On 10 October 2012, the Canadian Radio-television and Telecommunications Commission issued Compliance and Information Bulletin, CRTC 2012-548, as Guidelines on the interpretation of the Electronic Commerce Protection Regulations (CRTC). The guidelines are made in respect of the CRTC’s role in enforcing the key prohibitions in what is now commonly called – in the absence of a short title – Canada’s Anti-spam Legislation, or CASL for short.
The guidelines raise serious issues respecting the CRTC’s understanding of how the principles of fundamental justice are touched by its approach to adjudicative independence.
While guidelines are a potentially very helpful and useful means of informing persons who are subject to a specific legislative or regulatory regime of important aspects of its enforcement approach, the particular guidelines in this case cause me some concern at a very basic level. The content of the guidelines deals with the issue of express consent in the context of pre-checked toggle boxes in electronic messages or websites. As it happens, I agree fully with the substance of the guidelines. However, the guidelines evidence a continuing failure of the CRTC to effectively address the need to put in place structural separations that would both preserve the integrity of its investigations and shield the adjudicative independence of its cabinet appointed members.
In recent years, the CRTC has been assigned a new role in respect of, first, telemarketing, and, most recently, the enforcement of CASL – in both of which instances the CRTC is charged with hybrid functions of both enforcement of the legislative regime and of the adjudication of cases in which decisions of administrative officers are contested.
Administrative agencies having these hybrid functions include the provincial liquor control boards and securities commissions. The commissioners often establish policies and guidelines, as well as regulations. However, the enforcement of the legislation and regulations is entrusted to a separate branch within the organisation, and it operates at arm’s length in investigating and bringing proceeding to enforce the relevant legislation. The enforcement proceedings are brought before the commissioners, who adjudicate the matter.
That the CRTC enforcement guidelines are issued not in the name of the head of enforcement, but of the “Commission,” is a signal that the CRTC has not absorbed the lessons presented by a wealth of Supreme Court of Canada jurisprudence that underlines the necessity of creating institutional safeguards to accommodate its hybrid functions. The Commission, in the case of the CRTC, are the members appointed by Cabinet – not the administrative apparatus of the CRTC. It seems plain that in issuing the guidelines in the name of the Commission, as opposed to the officer or branch responsible for enforcement, the CRTC has not merely issued an administrative guideline, but has actually issued a judicial guideline. In doing so, the CRTC risks pre-empting the true role of commissioners – which is to make independent decisions based on the facts before them and applying the law with impartiality.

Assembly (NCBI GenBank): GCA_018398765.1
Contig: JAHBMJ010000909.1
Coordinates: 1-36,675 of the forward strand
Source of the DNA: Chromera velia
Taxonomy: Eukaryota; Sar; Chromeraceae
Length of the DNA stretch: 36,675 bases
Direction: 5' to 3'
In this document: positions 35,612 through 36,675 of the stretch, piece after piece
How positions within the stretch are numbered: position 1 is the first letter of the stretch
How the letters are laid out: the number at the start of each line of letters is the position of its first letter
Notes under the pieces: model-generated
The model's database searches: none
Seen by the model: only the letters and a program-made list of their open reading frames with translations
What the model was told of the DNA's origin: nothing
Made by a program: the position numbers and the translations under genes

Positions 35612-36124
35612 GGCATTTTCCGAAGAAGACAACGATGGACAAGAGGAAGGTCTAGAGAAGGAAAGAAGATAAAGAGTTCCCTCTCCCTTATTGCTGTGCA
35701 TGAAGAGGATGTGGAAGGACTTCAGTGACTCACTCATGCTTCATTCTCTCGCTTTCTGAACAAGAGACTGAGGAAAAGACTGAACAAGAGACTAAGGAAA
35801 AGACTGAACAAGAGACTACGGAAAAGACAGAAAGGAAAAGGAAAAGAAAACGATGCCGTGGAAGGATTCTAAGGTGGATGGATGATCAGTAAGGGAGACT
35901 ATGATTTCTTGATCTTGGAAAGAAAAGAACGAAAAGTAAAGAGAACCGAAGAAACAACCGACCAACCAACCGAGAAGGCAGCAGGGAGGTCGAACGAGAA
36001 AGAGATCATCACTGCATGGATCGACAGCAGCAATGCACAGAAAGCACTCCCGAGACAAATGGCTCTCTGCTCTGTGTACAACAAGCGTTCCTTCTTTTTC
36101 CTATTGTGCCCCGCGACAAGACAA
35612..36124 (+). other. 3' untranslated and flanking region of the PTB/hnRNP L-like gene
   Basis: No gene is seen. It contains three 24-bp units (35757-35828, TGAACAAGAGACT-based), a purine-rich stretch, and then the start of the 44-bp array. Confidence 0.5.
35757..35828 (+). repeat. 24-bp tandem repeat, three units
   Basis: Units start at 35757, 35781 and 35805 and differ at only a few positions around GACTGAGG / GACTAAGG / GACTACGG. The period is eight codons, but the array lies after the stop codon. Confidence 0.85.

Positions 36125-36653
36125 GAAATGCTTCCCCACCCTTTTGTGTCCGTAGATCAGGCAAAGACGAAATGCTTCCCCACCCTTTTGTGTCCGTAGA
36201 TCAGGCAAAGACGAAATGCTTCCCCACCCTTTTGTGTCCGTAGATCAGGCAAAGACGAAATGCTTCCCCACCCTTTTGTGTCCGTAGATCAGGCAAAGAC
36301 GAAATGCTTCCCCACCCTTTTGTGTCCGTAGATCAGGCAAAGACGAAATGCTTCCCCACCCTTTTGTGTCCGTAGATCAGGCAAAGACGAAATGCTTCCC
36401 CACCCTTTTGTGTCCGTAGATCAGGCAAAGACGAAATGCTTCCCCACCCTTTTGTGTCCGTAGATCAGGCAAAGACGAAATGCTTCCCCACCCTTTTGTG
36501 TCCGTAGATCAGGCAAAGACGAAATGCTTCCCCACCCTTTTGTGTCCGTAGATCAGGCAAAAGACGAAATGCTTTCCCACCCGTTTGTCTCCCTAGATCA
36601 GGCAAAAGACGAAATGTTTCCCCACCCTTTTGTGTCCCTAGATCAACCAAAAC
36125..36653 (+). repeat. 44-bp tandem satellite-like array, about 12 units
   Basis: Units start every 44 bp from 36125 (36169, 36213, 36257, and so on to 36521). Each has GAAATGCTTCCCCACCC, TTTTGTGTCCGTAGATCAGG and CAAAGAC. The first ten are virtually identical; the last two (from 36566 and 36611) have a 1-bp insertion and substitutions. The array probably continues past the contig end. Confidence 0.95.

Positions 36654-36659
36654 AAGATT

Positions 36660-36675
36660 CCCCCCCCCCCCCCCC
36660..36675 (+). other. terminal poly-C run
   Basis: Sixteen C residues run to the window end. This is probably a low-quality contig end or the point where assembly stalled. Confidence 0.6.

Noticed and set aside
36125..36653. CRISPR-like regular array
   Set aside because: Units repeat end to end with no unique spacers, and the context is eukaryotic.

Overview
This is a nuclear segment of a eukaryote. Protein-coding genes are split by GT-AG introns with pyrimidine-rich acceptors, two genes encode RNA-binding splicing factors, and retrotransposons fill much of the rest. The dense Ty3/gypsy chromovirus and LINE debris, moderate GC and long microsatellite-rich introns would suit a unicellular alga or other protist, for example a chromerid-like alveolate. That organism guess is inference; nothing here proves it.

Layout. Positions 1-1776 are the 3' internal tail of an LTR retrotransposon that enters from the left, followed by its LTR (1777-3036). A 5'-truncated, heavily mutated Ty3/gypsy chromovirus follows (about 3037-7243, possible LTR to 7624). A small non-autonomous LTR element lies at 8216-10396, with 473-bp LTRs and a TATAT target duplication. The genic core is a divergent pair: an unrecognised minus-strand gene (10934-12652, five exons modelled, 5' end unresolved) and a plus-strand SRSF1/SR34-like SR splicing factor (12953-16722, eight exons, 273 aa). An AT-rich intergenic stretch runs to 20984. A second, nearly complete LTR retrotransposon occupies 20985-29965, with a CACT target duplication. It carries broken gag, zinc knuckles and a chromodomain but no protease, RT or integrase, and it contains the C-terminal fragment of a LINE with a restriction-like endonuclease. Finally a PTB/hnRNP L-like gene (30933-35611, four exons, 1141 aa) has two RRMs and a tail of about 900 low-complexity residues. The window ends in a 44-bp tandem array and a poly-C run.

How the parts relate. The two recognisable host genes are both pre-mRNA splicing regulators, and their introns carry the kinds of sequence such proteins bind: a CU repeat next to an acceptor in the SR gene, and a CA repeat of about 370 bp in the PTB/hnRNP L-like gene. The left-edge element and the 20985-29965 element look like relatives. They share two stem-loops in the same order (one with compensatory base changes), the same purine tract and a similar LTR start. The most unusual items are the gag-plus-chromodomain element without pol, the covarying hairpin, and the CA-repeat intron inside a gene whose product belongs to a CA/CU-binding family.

As the guidelines deal with a matter that is central to the CASL scheme (express consent to receive commercial electronic messages), and one in which there are possible arguments to be made in favour of industry practices (PIPEDA, for instance, specifically recognises a pre-ticked box as a real consent). This is a matter that must, at some stage, be adjudicated before the Commission. Is it appropriate for the CRTC to be issuing a Commission guideline that prejudges an issue on which its members will have to adjudicate?
I am concerned that the CRTC has not fully grasped the significant difference in roles to be played between its enforcement staff and the Commissioners who, ultimately, will have to interpret and apply the law.
An enforcement guideline is not the same as a judicial guideline: by making an enforcement guideline in the name of the Commission, as opposed to the head of enforcement, the CRTC is at peril of compromising its judicial independence. The guidelines evidence a failure of the CRTC to create the appropriate structural separations to protect the enforcement function from compromising the independence of the judicial function.
In contrast to the practices of the CRTC, the Ontario Securities Commission, for instance, issues Staff Notices instead of Commission Guidelines when dealing with its investigative and prosecutorial functions. Similarly, enforcement actions by the OSC are brought, not by the Commission, but by Staff. The CRTC should look carefully at administrative agencies that carry out similar hybrid functions: it risks sleepwalking into a knot of legal and procedural issues that are entirely avoidable, and that may seriously compromise the ability of the CRTC to effectively enforce the provisions of CASL.